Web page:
WSOP Confirms 2020 Action to Remain at Rio

WSOP Confirms 2020 Action to Remain at Rio

Ever year, it seems, rumors run rampant that the World Series of Poker will abandon the Rio All-Suite Hotel and Casino in Las Vegas. There is always speculation that the WSOP will move to a different Caesars property.

That speculation has increased substantially in the past few months due to the sale of Caesars Entertainment to Eldorado Resorts. If Caesars had to unload some properties that weren’t the most promising or profitable, the Rio would likely be an easy target.

However, it seems that WSOP officials are certain that the 2020 World Series will be held at the Rio. Further, the 2021 is likely to be there as well.

The WSOP VP of Corporate Communications says so.

Rio Confirmed

A tweet started the latest round of rumors. And instead of hinting that the Rio might be sold, Vital Vegas reported via Twitter that “the Rio deal is finally being consummated!” This was the strongest assertion yet, though it didn’t take long for someone from the WSOP to shut it down.

The Twitter account is the personal account of Seth Palansky, but he wouldn’t likely tweet something about the WSOP that he didn’t know to be true.

CardPlayer quickly interviewed the WSOP VP of Corporate Communications to get the lowdown.

Palansky did say that the WSOP is booked for 2020 and 2021 at the Rio, with contracts signed and convention space reserved.

“The Rio is our home, and that’s where we’ll be. We’re not looking to hold it elsewhere,” he said. “And people have to understand in the convention business, you have to block out. We need 62 days blocked out to be able to hold the event. It’s not easy to get 200,000 square feet of convention space. You need years in advance to do that.”

While Palansky can confirm the contracts in place to hold the WSOP at the Rio, he is not in a position to confirm whether or not the Rio is going to be sold.

“If there was a new owner in place, owners can decide whether they’re going to honor contracts or not, right?” said Palansky. “We have agreements with the people operating the Rio, and, therefore, we feel confident.”

He went on to say that the Rio’s convention center is the ideal location for the WSOP, due to its easy parking and access – free from Strip traffic. And the Rio has a team in place that knows exactly how to set up the wiring for surveillance cameras and other infrastructure necessities for hosting the WSOP.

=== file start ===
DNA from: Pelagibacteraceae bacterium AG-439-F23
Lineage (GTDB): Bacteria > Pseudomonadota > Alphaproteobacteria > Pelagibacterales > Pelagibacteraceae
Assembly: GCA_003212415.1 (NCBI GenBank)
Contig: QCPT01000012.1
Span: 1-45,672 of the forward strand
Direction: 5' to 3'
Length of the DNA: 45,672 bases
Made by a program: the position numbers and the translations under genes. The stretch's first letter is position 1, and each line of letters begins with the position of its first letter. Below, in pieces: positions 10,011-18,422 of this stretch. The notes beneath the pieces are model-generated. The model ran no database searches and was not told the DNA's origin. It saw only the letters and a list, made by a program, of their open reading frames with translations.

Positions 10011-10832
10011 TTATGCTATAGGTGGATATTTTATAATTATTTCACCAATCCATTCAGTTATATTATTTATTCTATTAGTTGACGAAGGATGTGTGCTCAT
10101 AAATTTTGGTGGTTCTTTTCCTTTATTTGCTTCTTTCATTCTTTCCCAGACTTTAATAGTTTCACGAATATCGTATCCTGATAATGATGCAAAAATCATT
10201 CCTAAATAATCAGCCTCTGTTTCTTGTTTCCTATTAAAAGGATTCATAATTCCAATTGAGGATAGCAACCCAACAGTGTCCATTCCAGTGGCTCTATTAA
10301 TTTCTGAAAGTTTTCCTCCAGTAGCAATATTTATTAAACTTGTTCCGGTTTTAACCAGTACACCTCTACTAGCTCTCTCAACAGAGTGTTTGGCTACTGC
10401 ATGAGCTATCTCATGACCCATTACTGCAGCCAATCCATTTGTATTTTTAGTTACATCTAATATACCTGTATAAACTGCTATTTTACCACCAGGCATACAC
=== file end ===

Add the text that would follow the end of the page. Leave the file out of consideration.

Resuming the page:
Palansky concluded with a statement intended to stop the rumors of a WSOP move once and for all: “I just want our customer base to be confident as they make their plans to participate in the WSOP in 2020 and know that we’ll be at the same home we’ve always been.”

WSOP Settled but Rio Ownership Could Change

As indicated by Palansky, there are no guarantees that Caesars will still own the Rio next year. He simply knows that there is a contract in place, and the WSOP will be at the Rio in 2020.

The WSOP is a small part of the Caesars enterprise. Caesars is going through changes, and there is no indication as to what – if anything – will happen to the WSOP amidst Caesars’ takeover by Eldorado Resorts. That deal was announced in June.

Rumors of the Rio’s sale, whether voluntarily by Caesars or at the behest of Eldorado, could very well be true. However, those rumors have persisted in some form since Caesars became embroiled in bankruptcy talks and then filed for Chapter 11 at the beginning of 2015.

For some reason, Caesars continues to hold on to the Rio.

Whether or not that continues to be the case as Eldorado finalizes its deal remains to be seen. But the Rio has a contract to host the WSOP next year and in 2021. That word seems to be good.

 

About Jennifer Newell

Jennifer began writing about poker while working at the World Poker Tour in the mid-2000s. Since then, her freelance writing career has taken her from Los Angeles to Las Vegas and back to her hometown of St. Louis, where she now lives with her two dogs. She continues to follow the poker world as she also launches a new subscription box company and finishes her first novel. Jennifer has written for numerous publications including PokerStars.com and has followed the US poker and gaming market closely for the last 15 years. Follow Jen on Twitter

Disclaimer: The information on this site is my interpretation of the laws as made available online. It is in no way meant to serve as legal advice or instruction. We recommend that you seek legal advice from a licensed attorney for further or official guidance.

Leave a Reply

Your email address will not be published. Required fields are marked *

Related Articles